Does FAI and Labral Tear Cause Arthritis?

When you visualize a large irregularity in the shape of the top of the thigh bone (the “CAM” deformity) pushing into the hip socket, it seems logical to think that FAI might cause arthritis by putting too much stress on the cartilage. This irregularity is measured by the alpha angle, and larger angles have been linked with more severe cartilage damage, arthritis, and a higher likelihood of needing a hip replacement. In contrast, other types of impingement, like Pincer, subspine, and ischiofemoral impingement, don’t have as clear of a link to arthritis.

Can the Labrum Heal?

The usual treatment for FAI involves removing the irregular parts of the hip joint, fixing any issues with the labrum (a ring of cartilage in the hip socket), and closing up the joint capsule. While it’s clear that fixing the hip joint helps treat impingement, we’re less sure about how to handle the labrum.

The labrum is a horseshoe-shaped piece of cartilage that helps stabilize the hip joint. It doesn’t get much blood flow, which can make healing challenging. Animal studies suggest that a repaired labrum heals with scar tissue when it’s put back in place next to the bone. Additional studies show that patients report less pain and better function in the first few months after labrum repair, compared to just cleaning up the damaged tissue, and these benefits seem to last in the short term and mid term.

How Much Arthritis Can We Tolerate for Labral Repair Surgery?

The Tönnis grade is like a rating scale that doctors use to tell how bad arthritis appears on hip X-rays. A score of 0 means there’s no arthritis, while scores 1 to 3 show the arthritis is getting worse. In a recent study, it was found that people with a score of 0 who had surgery for FAI didn’t need a hip replacement later on. However, about 1 in 6 people with a score of 1 did need a hip replacement, and the likelihood was about the same for scores 1 through 3. Also, if a patient’s hip joint space is really narrow (less than 2 mm, which means the arthritis is really bad), hip surgery is more likely to end up in a hip replacement and less likely to make the patient feel better. So, while this type of surgery can help slow down the development of arthritis, its benefits when arthritis is already present aren’t as good.

Expert Hip Labral Tear Surgery at the Clinic

At our surgical clinic in Montreal, skilled orthopedic surgeons with expertise in hip injuries and labral tears provide exceptional care to patients. We employ state-of-the-art surgical techniques, including hip arthroscopy, to address labral tears effectively. The surgery involves repairing or reconstructing the torn labrum, restoring stability and function to the hip joint.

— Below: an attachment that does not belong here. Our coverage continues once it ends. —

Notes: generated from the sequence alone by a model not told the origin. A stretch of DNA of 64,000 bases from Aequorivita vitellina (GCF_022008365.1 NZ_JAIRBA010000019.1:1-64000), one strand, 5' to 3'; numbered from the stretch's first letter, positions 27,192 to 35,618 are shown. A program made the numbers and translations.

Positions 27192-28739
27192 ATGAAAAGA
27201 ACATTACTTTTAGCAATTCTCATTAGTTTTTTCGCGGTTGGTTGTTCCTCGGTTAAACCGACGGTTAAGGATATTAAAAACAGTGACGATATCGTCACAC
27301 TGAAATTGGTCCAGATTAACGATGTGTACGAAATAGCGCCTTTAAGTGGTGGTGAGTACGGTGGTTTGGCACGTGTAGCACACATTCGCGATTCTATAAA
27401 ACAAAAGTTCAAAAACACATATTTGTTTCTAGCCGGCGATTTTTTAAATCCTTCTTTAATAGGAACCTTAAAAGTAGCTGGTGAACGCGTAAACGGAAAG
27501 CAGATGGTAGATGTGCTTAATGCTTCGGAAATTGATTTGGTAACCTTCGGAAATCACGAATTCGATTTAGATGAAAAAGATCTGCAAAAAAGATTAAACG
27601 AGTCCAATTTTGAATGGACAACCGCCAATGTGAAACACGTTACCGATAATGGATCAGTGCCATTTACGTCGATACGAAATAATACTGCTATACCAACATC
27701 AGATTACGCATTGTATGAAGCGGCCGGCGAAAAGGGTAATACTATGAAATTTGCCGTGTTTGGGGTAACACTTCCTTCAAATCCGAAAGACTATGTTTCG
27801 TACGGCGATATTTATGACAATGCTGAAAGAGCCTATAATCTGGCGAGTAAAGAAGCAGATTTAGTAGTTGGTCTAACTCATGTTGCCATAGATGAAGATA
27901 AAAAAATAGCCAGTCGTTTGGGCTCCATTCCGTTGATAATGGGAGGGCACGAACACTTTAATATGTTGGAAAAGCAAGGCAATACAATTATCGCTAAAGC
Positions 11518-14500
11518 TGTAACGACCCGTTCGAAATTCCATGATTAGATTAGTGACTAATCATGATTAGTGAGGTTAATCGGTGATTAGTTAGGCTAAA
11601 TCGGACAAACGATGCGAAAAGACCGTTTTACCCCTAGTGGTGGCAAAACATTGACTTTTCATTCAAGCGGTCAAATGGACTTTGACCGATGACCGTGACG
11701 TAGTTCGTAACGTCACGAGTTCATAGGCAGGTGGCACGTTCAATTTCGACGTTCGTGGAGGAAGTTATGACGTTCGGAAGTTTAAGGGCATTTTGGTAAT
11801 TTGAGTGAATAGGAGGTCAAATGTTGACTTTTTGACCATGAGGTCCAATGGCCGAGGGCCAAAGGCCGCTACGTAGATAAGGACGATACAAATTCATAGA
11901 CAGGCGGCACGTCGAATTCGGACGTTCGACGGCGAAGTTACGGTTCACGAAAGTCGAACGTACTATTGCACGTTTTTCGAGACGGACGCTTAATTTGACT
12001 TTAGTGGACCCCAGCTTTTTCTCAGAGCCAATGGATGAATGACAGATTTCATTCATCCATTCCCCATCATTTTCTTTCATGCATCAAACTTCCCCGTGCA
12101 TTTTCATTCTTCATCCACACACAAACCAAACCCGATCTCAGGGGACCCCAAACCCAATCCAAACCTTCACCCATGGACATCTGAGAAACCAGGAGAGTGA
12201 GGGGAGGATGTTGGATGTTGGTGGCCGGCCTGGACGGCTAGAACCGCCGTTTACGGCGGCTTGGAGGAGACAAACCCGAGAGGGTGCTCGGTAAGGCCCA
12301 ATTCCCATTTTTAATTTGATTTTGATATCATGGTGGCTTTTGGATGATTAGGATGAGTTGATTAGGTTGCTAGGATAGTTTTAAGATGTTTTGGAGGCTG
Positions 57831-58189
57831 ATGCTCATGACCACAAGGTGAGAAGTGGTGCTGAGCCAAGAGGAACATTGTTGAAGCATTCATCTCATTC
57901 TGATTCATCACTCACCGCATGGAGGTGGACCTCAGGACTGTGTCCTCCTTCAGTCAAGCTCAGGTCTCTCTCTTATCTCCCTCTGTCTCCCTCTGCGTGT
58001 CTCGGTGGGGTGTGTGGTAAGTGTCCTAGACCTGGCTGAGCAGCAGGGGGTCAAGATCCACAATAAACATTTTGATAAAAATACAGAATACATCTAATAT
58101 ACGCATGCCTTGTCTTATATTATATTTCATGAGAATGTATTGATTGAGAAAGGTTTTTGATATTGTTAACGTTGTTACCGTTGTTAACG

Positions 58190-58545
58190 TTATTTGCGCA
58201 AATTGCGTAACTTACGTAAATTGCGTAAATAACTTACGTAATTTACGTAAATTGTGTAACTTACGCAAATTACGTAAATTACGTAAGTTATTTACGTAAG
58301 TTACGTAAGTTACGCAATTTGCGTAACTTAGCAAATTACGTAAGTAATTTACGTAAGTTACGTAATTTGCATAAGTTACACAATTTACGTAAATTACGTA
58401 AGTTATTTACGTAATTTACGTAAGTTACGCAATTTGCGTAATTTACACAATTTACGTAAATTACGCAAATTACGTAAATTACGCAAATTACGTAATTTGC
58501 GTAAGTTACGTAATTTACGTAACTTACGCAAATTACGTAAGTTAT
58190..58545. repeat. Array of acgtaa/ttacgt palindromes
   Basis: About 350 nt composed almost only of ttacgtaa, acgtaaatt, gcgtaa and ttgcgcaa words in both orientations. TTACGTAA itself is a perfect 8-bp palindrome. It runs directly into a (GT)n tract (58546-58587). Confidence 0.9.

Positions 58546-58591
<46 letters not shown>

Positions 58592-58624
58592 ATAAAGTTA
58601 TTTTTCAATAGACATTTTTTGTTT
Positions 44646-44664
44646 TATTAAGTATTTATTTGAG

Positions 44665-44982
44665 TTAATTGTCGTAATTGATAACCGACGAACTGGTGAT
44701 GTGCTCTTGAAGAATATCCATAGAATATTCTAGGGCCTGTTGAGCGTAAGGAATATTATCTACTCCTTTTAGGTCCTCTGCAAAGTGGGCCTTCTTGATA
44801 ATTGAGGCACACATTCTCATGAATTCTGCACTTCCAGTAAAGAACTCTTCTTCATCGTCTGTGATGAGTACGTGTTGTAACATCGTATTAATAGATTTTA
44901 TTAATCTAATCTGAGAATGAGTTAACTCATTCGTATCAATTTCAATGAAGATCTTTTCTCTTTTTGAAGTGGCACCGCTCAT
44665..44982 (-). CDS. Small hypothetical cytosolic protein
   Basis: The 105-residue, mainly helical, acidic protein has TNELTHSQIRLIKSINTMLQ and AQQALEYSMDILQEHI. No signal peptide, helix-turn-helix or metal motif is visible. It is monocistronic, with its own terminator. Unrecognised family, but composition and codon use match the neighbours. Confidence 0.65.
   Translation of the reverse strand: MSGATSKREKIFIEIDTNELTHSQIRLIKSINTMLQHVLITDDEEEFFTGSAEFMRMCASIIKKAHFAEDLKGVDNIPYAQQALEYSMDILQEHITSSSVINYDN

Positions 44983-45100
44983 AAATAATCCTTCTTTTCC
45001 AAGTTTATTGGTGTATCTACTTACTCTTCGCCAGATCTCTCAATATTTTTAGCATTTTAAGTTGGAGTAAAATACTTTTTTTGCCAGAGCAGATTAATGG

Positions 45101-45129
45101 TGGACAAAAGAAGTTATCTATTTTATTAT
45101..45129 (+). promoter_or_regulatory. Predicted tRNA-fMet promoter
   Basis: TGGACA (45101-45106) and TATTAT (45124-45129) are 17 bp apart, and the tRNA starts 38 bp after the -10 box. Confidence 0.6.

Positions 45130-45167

Expert Surgeons at the Clinic

Our surgical clinic boasts a team of expert orthopedic surgeons specializing in hip injuries and hip labral tear surgery. Our surgeons have extensive experience and a commitment to delivering the highest standard of care. They stay updated with the latest advancements in hip labral tear treatments, ensuring patients benefit from the most effective surgical techniques and technologies.

Catering to Montreal and Canadian Patients:

The Canadian Private Surgical Clinic is dedicated to serving patients in Montreal and throughout Canada. With a focus on delivering top-tier orthopedic care and renowned surgeons, the clinic attracts patients from across the country. They understand the unique healthcare needs of the local Montreal community and offer specialized services tailored to meet those needs.

At the Canadian private clinic, patients receiving hip arthroscopy for labral tear can expect first-rate care, expert surgeons, and a strong commitment to restoring hip functionality and alleviating pain. With our expertise in hip labral tear treatments, and dedication to serving Montreal and Canadian patients, the Canadian Private Surgery Clinic is a leading destination for individuals seeking comprehensive care for their hip labral tears. Contact us today.